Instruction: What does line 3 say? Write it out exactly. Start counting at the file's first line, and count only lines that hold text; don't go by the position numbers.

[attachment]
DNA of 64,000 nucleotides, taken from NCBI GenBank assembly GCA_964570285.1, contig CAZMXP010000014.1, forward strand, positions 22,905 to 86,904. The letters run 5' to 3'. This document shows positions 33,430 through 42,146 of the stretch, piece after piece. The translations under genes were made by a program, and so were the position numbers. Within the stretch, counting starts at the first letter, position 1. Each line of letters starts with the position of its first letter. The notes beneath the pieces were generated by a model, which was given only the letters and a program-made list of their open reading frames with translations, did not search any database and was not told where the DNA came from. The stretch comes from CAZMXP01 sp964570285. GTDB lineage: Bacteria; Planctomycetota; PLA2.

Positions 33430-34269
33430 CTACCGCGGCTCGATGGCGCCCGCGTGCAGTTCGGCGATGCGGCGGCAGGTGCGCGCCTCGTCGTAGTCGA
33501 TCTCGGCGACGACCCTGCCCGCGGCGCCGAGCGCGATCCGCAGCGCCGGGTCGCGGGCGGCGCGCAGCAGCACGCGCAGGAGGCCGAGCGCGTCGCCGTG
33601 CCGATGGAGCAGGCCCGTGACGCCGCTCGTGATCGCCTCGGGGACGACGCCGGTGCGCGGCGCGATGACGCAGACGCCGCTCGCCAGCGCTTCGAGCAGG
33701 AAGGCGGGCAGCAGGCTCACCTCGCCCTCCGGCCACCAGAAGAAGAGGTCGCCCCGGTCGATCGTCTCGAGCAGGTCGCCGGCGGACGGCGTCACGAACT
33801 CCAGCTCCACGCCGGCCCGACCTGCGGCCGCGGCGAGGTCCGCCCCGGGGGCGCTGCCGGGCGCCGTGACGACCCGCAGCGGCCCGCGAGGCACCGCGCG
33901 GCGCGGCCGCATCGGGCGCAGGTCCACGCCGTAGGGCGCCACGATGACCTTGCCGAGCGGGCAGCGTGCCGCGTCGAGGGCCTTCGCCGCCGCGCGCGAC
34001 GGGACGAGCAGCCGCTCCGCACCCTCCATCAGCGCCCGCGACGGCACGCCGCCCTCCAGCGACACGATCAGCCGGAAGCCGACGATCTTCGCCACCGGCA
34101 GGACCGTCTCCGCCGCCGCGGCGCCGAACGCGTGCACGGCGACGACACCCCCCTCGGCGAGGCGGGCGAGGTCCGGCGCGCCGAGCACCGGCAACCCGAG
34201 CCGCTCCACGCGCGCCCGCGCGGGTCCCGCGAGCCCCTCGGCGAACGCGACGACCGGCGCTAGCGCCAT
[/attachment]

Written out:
33430 CTACCGCGGCTCGATGGCGCCCGCGTGCAGTTCGGCGATGCGGCGGCAGGTGCGCGCCTCGTCGTAGTCGA